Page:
Member Trip report
Climbing Johnstone Peak
Trip Report/Photos from Mountainrabbit
It has been a chilly and unsettled spring. The weather forecast called for a chance of thundersnow in the afternoon, so I needed to choose a peak that I could summit and get back under dense tree cover before any bad weather hit. I chose Johnstone Peak, an easy 10,000 footer in the Pioneer Range. Johnstone is not in itself an especially notable peak, but with its position flanking the crest of the Pioneers, it is well known for its stunning views, especially of the Triumvirate, the three most beautifully sculpted mountains in the range. One of them, craggy Old Hyndman Peak, happens to be my favorite climb in Idaho.
The morning started out clear and cool. An inch of snow had dusted the high ridges overnight. As the sun rose, a steady shower of melting snow fell from the Engelmann spuces and subalpine firs. The eerie, trilling songs of Swainson's Thrushes reminded me that it was nearly summer. I followed elk trails up Johnstone's east ridge, winding among the mounds of snow that were the remnants of winter's windswept cornices. After five hours, I hit the last of the wooded terrain, and broke into the open talus slopes beneath the summit. It was an easy scramble from here to the top. To the east were the magnificent, glacier-carved peaks of the Pioneer Crest, and to the west, dark clouds were gathering. I waited as long as I dared, just to get some photos of the first of the clouds sweeping over the high peaks. A stiff wind began to howl over the summit, accompanied by a mix of sleet and snow. As I turned to descend, thunder rolled ominously.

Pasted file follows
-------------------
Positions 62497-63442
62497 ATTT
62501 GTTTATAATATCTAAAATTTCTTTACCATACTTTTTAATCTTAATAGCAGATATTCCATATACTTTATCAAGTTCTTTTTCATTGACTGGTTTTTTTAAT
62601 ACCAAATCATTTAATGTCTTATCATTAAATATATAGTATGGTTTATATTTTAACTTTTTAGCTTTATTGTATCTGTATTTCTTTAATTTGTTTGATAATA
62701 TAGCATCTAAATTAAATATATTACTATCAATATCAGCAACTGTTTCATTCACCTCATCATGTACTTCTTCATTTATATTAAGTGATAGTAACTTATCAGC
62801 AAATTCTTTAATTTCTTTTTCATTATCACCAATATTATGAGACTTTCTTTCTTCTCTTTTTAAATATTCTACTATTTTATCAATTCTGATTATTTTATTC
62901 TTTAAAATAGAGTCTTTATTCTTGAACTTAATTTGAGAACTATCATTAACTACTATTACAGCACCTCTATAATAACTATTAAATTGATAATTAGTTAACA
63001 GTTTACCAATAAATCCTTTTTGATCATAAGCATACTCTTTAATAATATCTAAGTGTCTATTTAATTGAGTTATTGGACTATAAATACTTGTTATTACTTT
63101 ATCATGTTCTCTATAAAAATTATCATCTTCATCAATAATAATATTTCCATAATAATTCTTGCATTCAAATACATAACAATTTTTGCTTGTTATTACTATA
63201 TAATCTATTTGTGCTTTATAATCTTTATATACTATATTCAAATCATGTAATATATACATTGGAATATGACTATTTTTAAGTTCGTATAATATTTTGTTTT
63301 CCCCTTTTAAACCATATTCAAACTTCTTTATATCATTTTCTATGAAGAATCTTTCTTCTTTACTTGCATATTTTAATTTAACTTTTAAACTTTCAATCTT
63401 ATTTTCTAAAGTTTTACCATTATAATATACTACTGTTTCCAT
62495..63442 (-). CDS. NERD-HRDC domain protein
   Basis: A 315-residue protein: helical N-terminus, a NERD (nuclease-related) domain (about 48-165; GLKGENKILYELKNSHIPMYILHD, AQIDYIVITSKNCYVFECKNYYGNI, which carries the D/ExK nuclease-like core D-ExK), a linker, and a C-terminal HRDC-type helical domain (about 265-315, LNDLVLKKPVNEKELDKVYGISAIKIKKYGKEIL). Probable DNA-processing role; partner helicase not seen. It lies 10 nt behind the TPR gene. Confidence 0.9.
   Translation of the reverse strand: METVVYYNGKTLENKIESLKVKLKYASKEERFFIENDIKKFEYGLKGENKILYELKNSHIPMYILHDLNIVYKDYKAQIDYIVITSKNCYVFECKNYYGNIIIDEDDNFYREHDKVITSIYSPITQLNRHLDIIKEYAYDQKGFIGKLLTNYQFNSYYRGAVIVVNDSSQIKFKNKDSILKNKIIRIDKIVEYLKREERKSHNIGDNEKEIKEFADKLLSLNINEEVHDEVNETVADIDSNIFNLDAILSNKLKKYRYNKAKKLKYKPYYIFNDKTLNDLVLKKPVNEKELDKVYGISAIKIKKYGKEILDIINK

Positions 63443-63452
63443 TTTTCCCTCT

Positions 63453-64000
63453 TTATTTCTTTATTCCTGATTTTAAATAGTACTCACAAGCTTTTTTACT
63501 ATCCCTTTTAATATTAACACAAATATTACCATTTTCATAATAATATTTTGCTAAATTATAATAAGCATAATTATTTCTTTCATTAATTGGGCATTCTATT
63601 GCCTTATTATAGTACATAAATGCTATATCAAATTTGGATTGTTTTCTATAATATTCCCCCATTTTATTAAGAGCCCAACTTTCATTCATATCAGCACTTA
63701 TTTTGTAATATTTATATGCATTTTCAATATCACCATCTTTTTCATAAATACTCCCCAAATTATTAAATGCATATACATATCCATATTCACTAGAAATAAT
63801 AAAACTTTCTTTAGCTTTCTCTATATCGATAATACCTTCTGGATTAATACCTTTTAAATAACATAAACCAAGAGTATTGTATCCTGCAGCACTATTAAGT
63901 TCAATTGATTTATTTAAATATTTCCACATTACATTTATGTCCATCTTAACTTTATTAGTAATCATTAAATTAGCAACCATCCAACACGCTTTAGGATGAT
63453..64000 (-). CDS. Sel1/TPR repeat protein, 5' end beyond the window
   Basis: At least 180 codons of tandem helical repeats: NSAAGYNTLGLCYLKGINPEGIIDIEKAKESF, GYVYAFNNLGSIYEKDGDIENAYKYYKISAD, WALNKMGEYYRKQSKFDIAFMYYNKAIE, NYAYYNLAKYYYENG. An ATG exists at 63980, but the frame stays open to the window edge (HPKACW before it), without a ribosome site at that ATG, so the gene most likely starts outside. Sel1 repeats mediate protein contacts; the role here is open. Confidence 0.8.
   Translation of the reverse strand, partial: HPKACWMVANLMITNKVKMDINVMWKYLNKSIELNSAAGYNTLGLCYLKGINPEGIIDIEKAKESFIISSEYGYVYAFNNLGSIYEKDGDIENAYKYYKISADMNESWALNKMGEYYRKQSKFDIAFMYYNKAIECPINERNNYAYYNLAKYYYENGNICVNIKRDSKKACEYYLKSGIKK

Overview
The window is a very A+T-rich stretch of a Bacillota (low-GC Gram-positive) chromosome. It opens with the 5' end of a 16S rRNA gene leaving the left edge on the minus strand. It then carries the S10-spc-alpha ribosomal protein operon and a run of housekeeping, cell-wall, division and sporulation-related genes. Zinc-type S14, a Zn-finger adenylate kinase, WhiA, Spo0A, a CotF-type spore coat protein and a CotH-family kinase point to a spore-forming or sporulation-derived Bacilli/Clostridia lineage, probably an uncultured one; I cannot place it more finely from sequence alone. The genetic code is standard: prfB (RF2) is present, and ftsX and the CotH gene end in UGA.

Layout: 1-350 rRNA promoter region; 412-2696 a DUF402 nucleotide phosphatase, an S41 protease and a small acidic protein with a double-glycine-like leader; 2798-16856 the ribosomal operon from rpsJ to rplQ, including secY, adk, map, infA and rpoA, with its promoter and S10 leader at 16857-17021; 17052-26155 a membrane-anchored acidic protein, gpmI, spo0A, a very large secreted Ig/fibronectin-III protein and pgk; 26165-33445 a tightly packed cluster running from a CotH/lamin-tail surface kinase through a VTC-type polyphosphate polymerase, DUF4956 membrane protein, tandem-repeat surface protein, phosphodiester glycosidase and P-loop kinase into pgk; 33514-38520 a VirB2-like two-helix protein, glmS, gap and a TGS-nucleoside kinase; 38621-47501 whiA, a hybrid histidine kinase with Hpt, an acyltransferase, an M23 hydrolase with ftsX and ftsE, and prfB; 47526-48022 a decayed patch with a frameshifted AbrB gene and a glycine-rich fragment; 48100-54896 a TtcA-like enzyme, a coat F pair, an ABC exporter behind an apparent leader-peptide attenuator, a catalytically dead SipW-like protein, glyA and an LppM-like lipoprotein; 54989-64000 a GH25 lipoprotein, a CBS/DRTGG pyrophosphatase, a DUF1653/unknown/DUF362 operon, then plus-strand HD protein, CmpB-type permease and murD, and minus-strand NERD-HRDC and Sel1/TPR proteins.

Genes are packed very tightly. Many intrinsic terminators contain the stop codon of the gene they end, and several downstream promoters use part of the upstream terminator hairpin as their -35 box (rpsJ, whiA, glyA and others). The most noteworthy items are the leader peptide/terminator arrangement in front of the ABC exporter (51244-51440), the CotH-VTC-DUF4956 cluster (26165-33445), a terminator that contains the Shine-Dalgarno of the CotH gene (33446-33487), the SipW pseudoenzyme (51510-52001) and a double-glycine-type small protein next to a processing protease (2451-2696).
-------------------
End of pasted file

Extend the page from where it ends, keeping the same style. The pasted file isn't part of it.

Time to head home.
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